Nighttime light pollution touches nearly 80 percent of the globe, according to researchers. But thanks to a group of concerned astronomers, the evening sky in central Idaho will stay starry for years to come. As the Associated Press reports, a roughly 1400-square-mile section of the Gem State will be protected as America’s very first “dark sky reserve,” with locals committed to combating artificial light use.
The Central Idaho Dark Sky Reserve—now the third largest in the world, and the twelfth of its kind across the world—will include the Sawtooth National Recreation Area, Sun Valley, and Blaine, Custer and Elmore counties, according to the International Dark-Sky Association (IDA), the group responsible for naming the protected area.
The IDA is an astronomer-founded nonprofit “that works to help stop light pollution and protect the night skies for present and future generations,” according to their website. In addition to advocacy and education work, the nonprofit works with everyone from legislators to lighting manufacturers to reduce urban light and protect swaths of sky.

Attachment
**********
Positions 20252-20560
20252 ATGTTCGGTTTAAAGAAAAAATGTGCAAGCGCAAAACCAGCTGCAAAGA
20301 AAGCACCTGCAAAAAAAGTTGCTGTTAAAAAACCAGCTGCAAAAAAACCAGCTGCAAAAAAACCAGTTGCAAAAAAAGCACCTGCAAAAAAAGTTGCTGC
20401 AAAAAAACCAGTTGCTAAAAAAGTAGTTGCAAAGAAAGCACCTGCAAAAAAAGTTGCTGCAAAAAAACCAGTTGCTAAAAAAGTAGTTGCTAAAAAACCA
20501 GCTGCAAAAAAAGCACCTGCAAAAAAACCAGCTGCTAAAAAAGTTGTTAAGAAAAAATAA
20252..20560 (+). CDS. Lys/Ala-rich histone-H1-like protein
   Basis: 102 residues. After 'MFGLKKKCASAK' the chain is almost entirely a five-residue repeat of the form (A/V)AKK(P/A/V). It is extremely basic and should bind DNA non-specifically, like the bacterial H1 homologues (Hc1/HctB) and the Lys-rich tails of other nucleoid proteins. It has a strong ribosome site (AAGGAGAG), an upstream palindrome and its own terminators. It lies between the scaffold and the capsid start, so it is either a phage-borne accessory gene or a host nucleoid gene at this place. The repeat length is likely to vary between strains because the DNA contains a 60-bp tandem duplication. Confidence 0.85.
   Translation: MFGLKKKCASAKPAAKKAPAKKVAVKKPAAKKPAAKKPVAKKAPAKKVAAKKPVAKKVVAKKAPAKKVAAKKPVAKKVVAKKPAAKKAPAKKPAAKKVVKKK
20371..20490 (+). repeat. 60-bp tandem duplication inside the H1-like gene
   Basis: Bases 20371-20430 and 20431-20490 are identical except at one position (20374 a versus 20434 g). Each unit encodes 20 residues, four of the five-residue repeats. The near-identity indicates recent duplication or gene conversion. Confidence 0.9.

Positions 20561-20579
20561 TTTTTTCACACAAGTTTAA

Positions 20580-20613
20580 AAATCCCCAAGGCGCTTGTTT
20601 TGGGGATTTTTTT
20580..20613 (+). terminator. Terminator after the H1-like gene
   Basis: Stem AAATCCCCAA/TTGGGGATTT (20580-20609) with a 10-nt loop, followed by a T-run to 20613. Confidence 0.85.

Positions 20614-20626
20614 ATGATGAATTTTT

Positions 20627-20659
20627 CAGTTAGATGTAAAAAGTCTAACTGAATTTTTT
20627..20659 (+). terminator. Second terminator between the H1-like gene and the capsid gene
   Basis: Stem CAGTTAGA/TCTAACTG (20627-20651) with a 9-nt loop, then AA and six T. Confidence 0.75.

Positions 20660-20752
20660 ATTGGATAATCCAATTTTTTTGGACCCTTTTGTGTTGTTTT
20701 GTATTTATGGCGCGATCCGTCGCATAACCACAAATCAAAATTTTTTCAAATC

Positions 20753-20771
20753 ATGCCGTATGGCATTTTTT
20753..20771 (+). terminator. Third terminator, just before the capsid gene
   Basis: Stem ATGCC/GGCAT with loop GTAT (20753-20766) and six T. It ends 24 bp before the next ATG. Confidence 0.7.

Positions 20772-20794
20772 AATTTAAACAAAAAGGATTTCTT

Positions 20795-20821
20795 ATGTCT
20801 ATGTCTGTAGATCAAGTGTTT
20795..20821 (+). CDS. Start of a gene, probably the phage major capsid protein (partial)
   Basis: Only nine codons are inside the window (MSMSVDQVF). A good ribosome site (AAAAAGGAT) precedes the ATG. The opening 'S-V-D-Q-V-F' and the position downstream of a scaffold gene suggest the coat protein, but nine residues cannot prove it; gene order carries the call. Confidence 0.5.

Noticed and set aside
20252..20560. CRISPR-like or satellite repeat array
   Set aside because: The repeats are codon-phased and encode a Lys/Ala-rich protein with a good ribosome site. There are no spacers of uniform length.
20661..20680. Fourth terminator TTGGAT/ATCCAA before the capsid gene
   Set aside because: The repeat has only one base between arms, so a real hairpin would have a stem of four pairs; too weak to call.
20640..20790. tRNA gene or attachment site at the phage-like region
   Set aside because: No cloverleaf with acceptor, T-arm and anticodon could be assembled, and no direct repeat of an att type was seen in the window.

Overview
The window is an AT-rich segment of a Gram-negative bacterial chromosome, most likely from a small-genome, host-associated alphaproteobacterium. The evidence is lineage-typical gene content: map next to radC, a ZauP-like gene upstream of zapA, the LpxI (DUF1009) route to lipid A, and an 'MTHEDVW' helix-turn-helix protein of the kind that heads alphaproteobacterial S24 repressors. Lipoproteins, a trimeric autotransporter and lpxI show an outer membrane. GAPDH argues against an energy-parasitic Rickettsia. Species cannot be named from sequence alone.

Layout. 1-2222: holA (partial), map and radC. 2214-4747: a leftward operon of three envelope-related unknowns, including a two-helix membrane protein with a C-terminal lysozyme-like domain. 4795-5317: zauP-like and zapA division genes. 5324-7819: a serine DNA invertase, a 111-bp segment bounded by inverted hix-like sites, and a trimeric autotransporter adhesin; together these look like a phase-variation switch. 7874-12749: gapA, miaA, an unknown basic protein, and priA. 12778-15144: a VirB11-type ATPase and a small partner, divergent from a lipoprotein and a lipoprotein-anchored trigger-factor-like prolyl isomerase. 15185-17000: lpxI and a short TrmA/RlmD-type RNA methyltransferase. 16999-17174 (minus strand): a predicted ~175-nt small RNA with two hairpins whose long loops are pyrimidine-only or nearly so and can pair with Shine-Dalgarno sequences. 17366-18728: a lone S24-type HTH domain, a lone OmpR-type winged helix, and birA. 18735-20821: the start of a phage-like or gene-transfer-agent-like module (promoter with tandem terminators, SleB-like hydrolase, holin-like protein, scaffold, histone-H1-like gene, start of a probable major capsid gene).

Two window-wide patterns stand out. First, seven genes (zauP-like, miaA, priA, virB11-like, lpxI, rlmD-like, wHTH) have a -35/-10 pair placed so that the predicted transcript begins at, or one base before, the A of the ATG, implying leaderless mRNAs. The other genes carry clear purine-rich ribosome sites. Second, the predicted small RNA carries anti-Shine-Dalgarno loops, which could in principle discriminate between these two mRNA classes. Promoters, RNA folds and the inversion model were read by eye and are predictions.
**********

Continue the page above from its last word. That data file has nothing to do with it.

To be named a Dark Sky Reserve by the IDA, an area must possess “an exceptional or distinguished quality of night sky, view of the stars, and nocturnal environment.” Committed local officials, landowners, and residents collaborate to regulate light levels and keep the night sky clear.
The night skies of rural Idaho are famously pristine, offering clear views of the Milky Way. In 1999, long before the region was officially named a Dark Sky Reserve, residents of the town of Ketchum, near Sun Valley, passed an ordinance to keep them that way, NPR reports. These kinds of rules don't simply benefit Idaho residents—they're for everyone who wants to enjoy one of the world's dwindling natural wonders, officials now say.
In a news release, Steve Botti, mayor of the Custer County town of Stanley, Idaho, said, "The Central Idaho Dark Sky Reserve was created not just for locals, but for all Idahoans and visitors from across the world who can come here and experience the primeval wonder of the starry night sky."
[h/t Associated Press]